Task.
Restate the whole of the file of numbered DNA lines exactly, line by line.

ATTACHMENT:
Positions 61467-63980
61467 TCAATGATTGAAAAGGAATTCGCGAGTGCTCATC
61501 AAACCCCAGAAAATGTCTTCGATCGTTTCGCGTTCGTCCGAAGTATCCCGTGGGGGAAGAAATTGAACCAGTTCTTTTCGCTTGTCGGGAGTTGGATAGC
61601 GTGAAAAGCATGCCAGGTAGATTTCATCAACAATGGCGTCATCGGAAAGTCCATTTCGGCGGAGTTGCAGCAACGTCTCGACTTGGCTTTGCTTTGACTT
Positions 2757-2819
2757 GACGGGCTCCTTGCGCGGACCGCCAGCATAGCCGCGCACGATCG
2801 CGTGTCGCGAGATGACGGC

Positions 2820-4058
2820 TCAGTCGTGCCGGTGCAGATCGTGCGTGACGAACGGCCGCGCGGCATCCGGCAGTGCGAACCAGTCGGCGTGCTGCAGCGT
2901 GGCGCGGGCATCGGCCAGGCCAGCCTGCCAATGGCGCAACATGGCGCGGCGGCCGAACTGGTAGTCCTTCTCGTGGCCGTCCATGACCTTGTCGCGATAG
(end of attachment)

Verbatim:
Positions 61467-63980
61467 TCAATGATTGAAAAGGAATTCGCGAGTGCTCATC
61501 AAACCCCAGAAAATGTCTTCGATCGTTTCGCGTTCGTCCGAAGTATCCCGTGGGGGAAGAAATTGAACCAGTTCTTTTCGCTTGTCGGGAGTTGGATAGC
61601 GTGAAAAGCATGCCAGGTAGATTTCATCAACAATGGCGTCATCGGAAAGTCCATTTCGGCGGAGTTGCAGCAACGTCTCGACTTGGCTTTGCTTTGACTT
Positions 2757-2819
2757 GACGGGCTCCTTGCGCGGACCGCCAGCATAGCCGCGCACGATCG
2801 CGTGTCGCGAGATGACGGC

Positions 2820-4058
2820 TCAGTCGTGCCGGTGCAGATCGTGCGTGACGAACGGCCGCGCGGCATCCGGCAGTGCGAACCAGTCGGCGTGCTGCAGCGT
2901 GGCGCGGGCATCGGCCAGGCCAGCCTGCCAATGGCGCAACATGGCGCGGCGGCCGAACTGGTAGTCCTTCTCGTGGCCGTCCATGACCTTGTCGCGATAG